EASTERN AND SOUTHERN AFRICA Zimbabwe
A baby is vaccinated against polio at a mobile outreach point in Masvingo District. The continuing political crisis has heightened threats to children from unsafe water, food insecurity, natural disasters, violence and HIV/AIDS.
September 2012 Update: UNICEF Humanitarian Action for Children [PDF]
CAP Mid-Year Review, July 2012
Children and Women in Crisis
As Zimbabwe struggles to recover from a deep socio-economic crisis and collapse caused by massive hyperinflation, political instability and displacement, seasonal droughts, floods and recurring WASH-related disease outbreaks continue to reduce efforts towards progress. The impact of these events on a country with a deteriorated social sector leaves much of the population at risk and in need of humanitarian assistance.
Today, more than 4 million people reside in locations considered high risk for transmission of waterborne diseases due to unsafe water sources, poor sanitation and hygiene1 with nearly half the population in rural areas practicing open defecation.2 Chronic food insecurity remains an urgent issue for 3.5 million girls and boys living below the food poverty line,3 who are at risk of poor health and stunting due to greatly diminished access to all basic services and protections. The HIV and AIDS prevalence rate of 13.9 per cent remains one of the highest in the world.4 A set of complex factors is creating a rising population of ‘children on the move’, vulnerable to violence, exploitation and abuse.
Meeting Urgent Needs in 2012
As Zimbabwe transitions towards recovery, UNICEF will continue its work to mitigate and prevent crises emerging from an eroded social service sector. UNICEF will also build capacity to respond quickly to recurrent natural disasters that so often sweep away development gains, and will play a key role in coordinating and co-leading the nutrition, education and WASH clusters, together with government line ministries. This year, UNICEF will reach approximately 300,000 people with humanitarian interventions, including 156,000 women and children.
- UNICEF will provide life-saving care to 12,000 undernourished women and children, ensure provision of necessary health services through delivery of medicines and medical equipment to more than 10,000 emergency-affected people, and continue to support HIV and AIDS prevention, care and treatment programming throughout the country.5
- UNICEF and partners will pre-position supplies to ensure adequate capacity for rapid response during WASH-related emergencies, including any outbreaks of cholera, which is endemic in about 20 districts. UNICEF will provide safe water and sanitation facilities and work with partners to promote good hygiene behaviours at health centres and schools, as well as in up to 100,000 at-risk households.
- UNICEF support for improved data collection and coordination in the education sector will assist in preventing, mitigating or responding to disruptions to the delivery of educational services. Continued access to quality education for all children will be ensured, with particular emphasis on orphans and other vulnerable children.
- UNICEF will ensure that comprehensive child protection services are provided for at least 12,000 vulnerable ‘children on the move’, including girls and boys, refugee children and other children at risk of or exposed to violence, exploitation and abuse.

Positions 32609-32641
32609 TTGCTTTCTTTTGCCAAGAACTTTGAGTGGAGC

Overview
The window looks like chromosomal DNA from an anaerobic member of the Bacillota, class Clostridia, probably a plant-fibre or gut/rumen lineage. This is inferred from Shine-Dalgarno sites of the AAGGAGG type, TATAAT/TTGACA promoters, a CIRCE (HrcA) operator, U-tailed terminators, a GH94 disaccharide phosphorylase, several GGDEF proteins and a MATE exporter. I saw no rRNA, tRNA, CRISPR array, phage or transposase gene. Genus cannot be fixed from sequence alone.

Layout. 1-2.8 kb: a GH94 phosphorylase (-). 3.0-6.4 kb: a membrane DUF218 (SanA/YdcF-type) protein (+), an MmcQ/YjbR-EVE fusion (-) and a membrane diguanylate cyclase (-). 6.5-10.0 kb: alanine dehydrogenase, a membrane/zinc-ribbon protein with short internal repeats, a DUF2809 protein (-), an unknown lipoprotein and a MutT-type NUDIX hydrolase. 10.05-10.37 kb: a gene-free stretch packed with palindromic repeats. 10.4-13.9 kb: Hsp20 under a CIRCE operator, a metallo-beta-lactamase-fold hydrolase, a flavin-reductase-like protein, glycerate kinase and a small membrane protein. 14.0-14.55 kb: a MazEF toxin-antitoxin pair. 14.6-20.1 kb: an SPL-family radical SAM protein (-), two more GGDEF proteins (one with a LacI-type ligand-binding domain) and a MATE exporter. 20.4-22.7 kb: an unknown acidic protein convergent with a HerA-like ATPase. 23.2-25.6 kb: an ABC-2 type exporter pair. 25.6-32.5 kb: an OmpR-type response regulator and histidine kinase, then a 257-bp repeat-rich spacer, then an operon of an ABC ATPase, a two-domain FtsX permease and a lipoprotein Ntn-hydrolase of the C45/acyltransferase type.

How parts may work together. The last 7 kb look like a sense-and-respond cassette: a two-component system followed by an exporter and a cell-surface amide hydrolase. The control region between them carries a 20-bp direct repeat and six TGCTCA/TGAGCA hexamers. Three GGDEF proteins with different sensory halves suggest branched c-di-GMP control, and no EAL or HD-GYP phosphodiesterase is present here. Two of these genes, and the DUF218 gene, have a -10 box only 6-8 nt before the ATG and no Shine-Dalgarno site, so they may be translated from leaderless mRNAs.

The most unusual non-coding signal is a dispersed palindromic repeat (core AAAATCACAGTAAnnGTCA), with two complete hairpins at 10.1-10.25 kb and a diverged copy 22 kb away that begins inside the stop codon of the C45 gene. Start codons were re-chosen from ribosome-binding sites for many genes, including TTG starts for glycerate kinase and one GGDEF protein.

Humanitarian Funding at Work: Highlights from 2011
In 2011, UNICEF requested US$119,973,000 for its humanitarian work in Zimbabwe. As of end October 2011, US$15,393,309 had been received, or 13 per cent of the goal, with additional funding received for transition activities. UNICEF provided 80 per cent of an agreed package of essential medicines to health facilities across the country. Basic obstetric care equipment was obtained for 700 health facilities, while 16 midwifery schools are now able to each train an additional 40 midwives per year.
In districts prone to cholera outbreaks, 60,000 families received life-saving hygiene items, such as soap and buckets, while 20,000 emergency-affected people received safe water, thus dramatically reducing cholera cases.
UNICEF increased access to legal and support services for 25,000 young survivors of violence. Approximately 500 girls and boys on the move were protected through partnerships with government and international agencies.
UNICEF assisted in assessments of 2,500 schools, which found that one in three required urgent attention due to severe storm or flood damage.
UNICEF, with government agencies and international partners, bolstered emergency response and strengthened efforts in nutrition, WASH and education clusters, benefiting close to 2.9 million boys and 3 million girls nationally.
Funding Requirements for 2012
UNICEF is requesting US$24,600,000 in 2012 to continue its humanitarian work in Zimbabwe. Without sufficient funding, efforts to prevent emerging crises will be severely limited, ranging from the spread of cholera to the exploitation and abuse of at-risk adolescents and children.
1 UNICEF estimate based on UNICEF ‘Diarrhoea Prevention Campaign – Draft Concept Note’, 30 November 2011.
2 United Nations Children’s Fund and Government of Zimbabwe, ‘A Situational Analysis on the Status of Women’s and Children’s Rights in Zimbabwe, 2005 – 2010: A call for reducing disparities and improving equity’, UNICEF, 18 March 2011, p. 73.
3 Ibid., p. 13.
4 Ibid., p. 35.
5 Funding requirements for HIV and AIDs-related activities are streamlines into sectoral response.